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POETRY / Morning After Hurricane Irma / Ariel Francisco

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Hum of the building breathing
with returned power jars me 
from my half-sleep. The clouds
have evacuated northward,
the trees lay in pieces across
the parking lot— like men
torn limb from limb by some
great cyclops— save for
the palms, which over time
learned how to lean in even
the strongest winds. Soon
the men with hard hats and
chainsaws will come to clean
what mother nature did not
carry with her. One trunk dove 
into the canal, almost long enough 
to walk across, the water risen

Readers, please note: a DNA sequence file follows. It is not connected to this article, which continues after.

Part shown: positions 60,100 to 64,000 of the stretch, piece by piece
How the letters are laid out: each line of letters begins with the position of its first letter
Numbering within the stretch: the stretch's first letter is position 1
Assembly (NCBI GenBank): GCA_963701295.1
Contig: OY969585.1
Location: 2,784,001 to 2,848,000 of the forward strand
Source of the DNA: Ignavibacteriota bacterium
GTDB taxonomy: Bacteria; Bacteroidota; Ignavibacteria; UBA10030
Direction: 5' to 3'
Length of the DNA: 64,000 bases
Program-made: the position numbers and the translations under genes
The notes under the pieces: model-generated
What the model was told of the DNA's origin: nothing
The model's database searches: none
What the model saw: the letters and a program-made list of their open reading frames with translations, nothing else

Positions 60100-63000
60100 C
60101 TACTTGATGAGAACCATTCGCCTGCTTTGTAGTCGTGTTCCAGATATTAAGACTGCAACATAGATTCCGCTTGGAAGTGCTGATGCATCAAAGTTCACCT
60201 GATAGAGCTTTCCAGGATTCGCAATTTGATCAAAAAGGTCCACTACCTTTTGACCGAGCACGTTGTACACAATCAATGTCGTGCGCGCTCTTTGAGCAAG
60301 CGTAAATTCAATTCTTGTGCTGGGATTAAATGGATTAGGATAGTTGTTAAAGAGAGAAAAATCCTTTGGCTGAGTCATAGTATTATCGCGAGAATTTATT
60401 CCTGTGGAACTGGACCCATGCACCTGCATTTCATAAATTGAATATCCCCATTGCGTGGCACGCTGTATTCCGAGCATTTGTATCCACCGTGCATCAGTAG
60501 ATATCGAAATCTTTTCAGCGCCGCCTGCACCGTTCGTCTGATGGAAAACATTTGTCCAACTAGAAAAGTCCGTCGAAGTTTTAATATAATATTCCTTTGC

higher than I’ve ever seen, eating
at the grassy bank. In the morning 
sunlight, I wonder how they’ll
pull it out of the water before
noticing the heaps of turtles
basking on its soaked barked,
having already claimed it.


Ariel Francisco is the author of All My Heroes Are Broke. A poet and translator born in the Bronx to Dominican and Guatemalan parents and raised in Miami, his work has appeared or is forthcoming in The Academy of American Poets, The American Poetry Review, Best New Poets 2016, Gulf Coast, and elsewhere. He lives in East New York.